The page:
About a year and a half ago, Tucson Mayor Jonathan Rothschild established a commission on poverty to combat it in Tucson. The UA School of Sociology collaborates in this project, and by the end of the spring semester, students hope to help shape a better idea of the real living circumstances in the city.
In 2011, Tucson had the eighth highest poverty rate among mid-size and large metropolitan areas in the country at 18.7 percent. And, since then, the situation has not improved much.
UA sociology graduate and undergraduate students will conduct a set of 250 interviews in the Tucson area to determine the effects of poverty in this new year.
The U.S. has had its official measure of poverty since the 1960s, said Lane Kenworthy, a UA sociology professor. It is an amount of income set by the government, where a family or a household is defined as poor if its income during the course of the year is below that income.
Kenworthy said that according to official measures, about 15 percent of Americans live in poverty. But this rate has changed over the last 50 years.
"In the ‘60s, poverty went down quite dramatically and fell from about 22 percent to close to 11 percent, and then came up a little bit in the early ‘70s," Kenworthy said. "Now, it is a little higher, because we have been through this very bad economic patch, but it is really quite striking that after falling so dramatically for a decade we have made effectively no progress in about 40 years."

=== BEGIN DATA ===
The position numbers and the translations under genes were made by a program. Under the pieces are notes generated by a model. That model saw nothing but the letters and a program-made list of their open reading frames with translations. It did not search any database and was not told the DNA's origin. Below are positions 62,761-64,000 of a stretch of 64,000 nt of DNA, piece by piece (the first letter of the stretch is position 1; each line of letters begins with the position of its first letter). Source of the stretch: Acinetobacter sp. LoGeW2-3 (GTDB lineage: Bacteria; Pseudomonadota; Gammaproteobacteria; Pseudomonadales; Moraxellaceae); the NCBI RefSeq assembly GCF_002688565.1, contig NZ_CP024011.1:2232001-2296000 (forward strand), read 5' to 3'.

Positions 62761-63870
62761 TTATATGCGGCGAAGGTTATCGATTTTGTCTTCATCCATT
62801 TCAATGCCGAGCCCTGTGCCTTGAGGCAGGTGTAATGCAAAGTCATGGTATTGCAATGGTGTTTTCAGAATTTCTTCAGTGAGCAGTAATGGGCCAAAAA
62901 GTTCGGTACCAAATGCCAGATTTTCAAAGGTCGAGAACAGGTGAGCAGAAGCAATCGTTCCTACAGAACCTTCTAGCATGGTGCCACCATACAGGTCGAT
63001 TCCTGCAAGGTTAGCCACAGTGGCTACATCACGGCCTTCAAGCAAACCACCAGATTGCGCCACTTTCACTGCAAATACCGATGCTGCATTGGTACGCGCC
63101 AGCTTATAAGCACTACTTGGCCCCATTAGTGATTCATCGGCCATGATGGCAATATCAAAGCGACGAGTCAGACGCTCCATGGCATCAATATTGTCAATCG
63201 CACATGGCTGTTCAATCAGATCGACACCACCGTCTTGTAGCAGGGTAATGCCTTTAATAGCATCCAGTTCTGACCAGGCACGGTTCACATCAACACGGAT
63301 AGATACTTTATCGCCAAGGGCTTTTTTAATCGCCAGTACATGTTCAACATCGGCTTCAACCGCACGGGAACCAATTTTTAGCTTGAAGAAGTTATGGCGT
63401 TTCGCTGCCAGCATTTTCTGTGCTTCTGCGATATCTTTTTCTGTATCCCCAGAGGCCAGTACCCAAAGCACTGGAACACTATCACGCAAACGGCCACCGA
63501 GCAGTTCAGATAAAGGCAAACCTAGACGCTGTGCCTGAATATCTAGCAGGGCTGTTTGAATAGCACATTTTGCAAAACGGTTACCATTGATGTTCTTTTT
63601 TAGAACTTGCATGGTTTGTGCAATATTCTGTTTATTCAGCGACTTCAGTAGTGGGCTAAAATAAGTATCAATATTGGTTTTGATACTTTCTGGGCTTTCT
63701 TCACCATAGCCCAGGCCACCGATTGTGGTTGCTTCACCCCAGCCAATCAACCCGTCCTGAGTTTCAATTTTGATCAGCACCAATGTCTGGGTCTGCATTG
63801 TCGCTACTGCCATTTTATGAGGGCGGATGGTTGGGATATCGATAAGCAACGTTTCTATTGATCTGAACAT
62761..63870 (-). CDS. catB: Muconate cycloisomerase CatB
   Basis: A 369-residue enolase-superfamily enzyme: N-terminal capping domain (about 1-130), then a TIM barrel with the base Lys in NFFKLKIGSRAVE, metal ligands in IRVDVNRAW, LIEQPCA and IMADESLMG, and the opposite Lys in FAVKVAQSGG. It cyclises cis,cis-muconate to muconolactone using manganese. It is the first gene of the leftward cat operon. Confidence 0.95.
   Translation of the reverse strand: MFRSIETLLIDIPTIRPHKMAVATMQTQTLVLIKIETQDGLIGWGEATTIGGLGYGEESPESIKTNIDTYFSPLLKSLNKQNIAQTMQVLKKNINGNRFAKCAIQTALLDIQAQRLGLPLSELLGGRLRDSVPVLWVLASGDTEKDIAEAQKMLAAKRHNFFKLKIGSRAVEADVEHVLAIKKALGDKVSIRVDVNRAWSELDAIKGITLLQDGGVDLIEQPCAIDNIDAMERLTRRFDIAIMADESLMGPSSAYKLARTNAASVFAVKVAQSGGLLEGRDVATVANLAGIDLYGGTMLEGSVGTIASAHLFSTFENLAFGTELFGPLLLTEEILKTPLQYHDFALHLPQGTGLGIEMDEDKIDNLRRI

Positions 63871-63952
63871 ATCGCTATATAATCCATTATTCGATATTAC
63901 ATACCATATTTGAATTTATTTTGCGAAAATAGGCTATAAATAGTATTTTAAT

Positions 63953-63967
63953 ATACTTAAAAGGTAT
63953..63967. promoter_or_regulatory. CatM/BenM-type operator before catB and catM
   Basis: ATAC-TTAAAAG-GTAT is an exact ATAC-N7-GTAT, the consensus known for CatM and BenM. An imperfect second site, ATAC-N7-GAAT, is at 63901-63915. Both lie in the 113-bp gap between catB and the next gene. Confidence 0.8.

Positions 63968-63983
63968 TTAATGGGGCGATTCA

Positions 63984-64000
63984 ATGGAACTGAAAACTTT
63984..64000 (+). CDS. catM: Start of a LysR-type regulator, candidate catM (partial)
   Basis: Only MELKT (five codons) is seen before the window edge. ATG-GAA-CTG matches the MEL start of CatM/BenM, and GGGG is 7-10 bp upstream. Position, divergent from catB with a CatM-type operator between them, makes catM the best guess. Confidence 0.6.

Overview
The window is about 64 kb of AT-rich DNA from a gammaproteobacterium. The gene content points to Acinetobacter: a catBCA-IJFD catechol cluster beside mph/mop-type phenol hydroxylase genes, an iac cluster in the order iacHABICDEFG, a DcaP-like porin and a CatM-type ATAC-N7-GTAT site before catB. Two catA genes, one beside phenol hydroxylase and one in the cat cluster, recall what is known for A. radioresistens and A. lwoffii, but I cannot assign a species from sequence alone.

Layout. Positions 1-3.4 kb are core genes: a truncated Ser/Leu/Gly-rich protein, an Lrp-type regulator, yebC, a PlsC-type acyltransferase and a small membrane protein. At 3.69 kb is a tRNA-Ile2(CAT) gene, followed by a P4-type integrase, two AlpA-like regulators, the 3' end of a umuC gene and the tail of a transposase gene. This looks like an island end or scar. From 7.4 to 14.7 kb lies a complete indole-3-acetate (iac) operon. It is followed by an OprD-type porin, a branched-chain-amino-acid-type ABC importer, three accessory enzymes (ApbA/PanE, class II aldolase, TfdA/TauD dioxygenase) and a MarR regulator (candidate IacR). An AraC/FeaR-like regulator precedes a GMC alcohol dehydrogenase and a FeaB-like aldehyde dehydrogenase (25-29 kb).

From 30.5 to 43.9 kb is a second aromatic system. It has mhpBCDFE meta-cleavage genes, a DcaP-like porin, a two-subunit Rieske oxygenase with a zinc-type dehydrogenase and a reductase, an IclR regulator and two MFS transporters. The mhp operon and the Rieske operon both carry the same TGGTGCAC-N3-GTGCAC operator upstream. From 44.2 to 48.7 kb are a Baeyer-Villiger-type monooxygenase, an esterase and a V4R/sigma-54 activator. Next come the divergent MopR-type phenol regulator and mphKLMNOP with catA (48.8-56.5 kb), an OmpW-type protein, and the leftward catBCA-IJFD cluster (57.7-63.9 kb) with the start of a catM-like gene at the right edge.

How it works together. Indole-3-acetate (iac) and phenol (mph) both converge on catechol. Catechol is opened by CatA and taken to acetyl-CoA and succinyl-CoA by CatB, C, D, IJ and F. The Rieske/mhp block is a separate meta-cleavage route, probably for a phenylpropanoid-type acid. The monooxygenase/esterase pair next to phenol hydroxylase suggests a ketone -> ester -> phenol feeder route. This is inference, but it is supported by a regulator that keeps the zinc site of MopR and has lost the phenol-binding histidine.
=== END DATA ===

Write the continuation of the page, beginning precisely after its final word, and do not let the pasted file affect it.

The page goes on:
There are many factors that add to this stagnation; one of them being wages, he explained.
"If you think of the wage distribution as a ladder, some people (are) at the bottom, some at the top," Kenworthy said. "Those in the middle part of the ladder have experienced no wage increases, once we take inflation into account, since the mid and late ‘70s., and that is a very big part of the reason."
Also, some people are more likely to end up poor than others, he added.
"Half a century ago, a lot of it had to do with race...African Americans and to some extent Hispanic Americans, Latinos tend to have much higher poverty rates than whites," Kenworthy said. "The biggest impact today has to do with the income and other circumstances related to households where people are growing up."
So, if a person grows up in a household with low income - especially one that has parents who are not that well educated - lives in a neighborhood with a lot of crime, and the schools are not as good, that person may be more likely to end up poor than other Americans not in those circumstances, Kenworthy explained.